Strabismus surgery in older adults: for better or for worse?

Surgical instrumentsAs I aged, my strabismus took its toll. The time I was able to focus to read or do close-up work became shorter and shorter. My major goal for surgery was to at least partly restore my ability to read for an extended amount of time. My surgeon felt we sould be able to accomplish this. Unfortunately that didn’t happen for me. Instead, after my first strabismus surgery in May of 2005, I had a torsion in one eye.

My second strabismus surgery, to correct the torsion, was done on January 4, 2007. Right after the surgery, things seemed much better. But by mid-March, my vision started rapidly falling apart again. I have the torsion still, as well as the exotropia. In addition, I now have a significant hypertropia (vertical double vision), and my exotropia has changed to a V pattern, which means I see better when I bend my head downward.

I’ve not been able to get back in to see my surgeon since the day after the surgery, as his schedule has not permitted it. I have my first post-op visit end of this month (April). My local Developmental Optometrist has been working with me with some vision therapy exercises I can do at home. But the vision therapy is much harder now than it was before my surgery.

My surgeon is highly recommended. He writes regularly for Ophthalmology journals, and is very knowledgeable in his field. I’ve heard many good stories about him. He did his best for me, but it just hasn’t worked.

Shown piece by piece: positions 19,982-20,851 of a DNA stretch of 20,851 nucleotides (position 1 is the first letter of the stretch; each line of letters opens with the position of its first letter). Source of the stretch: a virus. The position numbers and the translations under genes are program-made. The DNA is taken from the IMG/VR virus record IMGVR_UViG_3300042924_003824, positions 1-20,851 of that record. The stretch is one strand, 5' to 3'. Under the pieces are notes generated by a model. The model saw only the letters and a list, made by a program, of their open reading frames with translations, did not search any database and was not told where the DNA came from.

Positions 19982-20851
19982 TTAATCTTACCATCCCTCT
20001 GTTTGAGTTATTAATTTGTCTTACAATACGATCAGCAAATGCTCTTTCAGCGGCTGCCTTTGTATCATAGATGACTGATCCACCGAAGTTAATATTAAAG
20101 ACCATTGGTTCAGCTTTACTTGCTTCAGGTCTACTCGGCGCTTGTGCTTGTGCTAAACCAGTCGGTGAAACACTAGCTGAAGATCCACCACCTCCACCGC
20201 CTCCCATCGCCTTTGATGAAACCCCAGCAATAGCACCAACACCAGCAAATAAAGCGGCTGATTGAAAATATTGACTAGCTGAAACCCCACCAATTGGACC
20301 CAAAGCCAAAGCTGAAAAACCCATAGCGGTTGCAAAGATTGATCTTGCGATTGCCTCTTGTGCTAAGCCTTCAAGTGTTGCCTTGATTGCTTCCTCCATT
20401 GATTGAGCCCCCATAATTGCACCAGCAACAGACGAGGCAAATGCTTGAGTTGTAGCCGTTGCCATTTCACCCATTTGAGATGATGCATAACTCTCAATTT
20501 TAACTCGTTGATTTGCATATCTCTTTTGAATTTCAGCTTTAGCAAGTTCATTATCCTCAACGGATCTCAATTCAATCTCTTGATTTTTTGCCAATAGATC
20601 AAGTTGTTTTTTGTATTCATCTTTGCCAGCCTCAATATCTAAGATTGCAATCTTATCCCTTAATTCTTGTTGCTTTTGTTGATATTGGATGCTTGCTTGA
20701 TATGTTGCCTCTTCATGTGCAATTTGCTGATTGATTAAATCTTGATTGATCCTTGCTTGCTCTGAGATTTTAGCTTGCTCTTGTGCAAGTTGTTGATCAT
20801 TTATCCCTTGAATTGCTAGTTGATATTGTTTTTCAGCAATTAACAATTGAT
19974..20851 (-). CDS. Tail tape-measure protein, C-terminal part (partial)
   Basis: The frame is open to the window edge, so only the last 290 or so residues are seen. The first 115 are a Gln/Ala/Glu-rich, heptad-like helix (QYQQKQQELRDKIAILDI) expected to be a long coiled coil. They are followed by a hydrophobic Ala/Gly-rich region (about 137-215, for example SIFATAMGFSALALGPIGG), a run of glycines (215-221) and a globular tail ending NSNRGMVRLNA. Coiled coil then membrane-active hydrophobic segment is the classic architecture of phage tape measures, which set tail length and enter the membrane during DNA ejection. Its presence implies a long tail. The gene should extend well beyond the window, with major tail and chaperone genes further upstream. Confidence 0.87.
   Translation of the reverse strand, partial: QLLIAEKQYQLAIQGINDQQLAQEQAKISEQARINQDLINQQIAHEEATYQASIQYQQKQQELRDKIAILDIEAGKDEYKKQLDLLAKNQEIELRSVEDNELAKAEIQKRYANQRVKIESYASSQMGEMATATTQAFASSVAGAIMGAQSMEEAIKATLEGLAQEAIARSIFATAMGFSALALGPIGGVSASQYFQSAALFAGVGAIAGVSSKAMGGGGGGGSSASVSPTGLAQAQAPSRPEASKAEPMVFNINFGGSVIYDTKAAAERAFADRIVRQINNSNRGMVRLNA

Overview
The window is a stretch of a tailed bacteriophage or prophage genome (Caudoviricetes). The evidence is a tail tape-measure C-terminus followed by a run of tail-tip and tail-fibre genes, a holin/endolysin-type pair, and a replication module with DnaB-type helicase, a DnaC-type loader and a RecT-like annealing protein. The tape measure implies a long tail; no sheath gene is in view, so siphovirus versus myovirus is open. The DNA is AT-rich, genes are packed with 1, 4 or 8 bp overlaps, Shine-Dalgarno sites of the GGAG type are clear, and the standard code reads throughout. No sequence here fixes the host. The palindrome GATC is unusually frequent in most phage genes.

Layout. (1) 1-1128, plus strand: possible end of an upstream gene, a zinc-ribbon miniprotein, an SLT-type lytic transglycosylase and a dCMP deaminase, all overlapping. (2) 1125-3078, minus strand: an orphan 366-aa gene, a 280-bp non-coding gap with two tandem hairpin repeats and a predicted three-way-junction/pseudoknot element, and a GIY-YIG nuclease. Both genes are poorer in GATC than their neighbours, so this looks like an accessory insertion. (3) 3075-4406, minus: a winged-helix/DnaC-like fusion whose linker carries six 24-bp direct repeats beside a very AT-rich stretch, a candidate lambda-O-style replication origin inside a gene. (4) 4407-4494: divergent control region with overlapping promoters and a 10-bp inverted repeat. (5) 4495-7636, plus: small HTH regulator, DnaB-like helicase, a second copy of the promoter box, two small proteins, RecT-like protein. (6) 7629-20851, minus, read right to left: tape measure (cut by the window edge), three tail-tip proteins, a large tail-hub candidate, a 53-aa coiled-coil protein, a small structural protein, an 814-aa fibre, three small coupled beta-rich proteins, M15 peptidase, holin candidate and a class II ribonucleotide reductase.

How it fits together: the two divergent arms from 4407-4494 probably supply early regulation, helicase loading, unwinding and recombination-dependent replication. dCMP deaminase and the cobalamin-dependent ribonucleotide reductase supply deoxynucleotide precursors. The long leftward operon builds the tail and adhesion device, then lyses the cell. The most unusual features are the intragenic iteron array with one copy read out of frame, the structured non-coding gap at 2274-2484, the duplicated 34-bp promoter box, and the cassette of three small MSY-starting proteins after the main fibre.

On 11/18/05, About.com shared details of a study published in the Journal of American Association for Pediatric Ophthalmology and Strabismus (AAPOS). The study focused on the success of Strabismus surgery in older adults, and noted that adults as old as 90 can be helped with this surgery.

But the only way to approach Strabismus surgery is to take it for better or for worse. If it is better, as it seems to be for many, that will be wonderful. But if it is worse, be prepared to accept the challenge and continue onward. Life is a lot more than what I see. It is who I am and who God is teaching me to be. Life is exciting, it is bigger than strabismus, and great to be part of it, so lets roll!

Update 6-23-07 — My strabismus much better now. I just posted a report to the blog: Seeing beyond strabismus

Photo credit: Phil Beard

Leave a Reply

Your email address will not be published. Required fields are marked *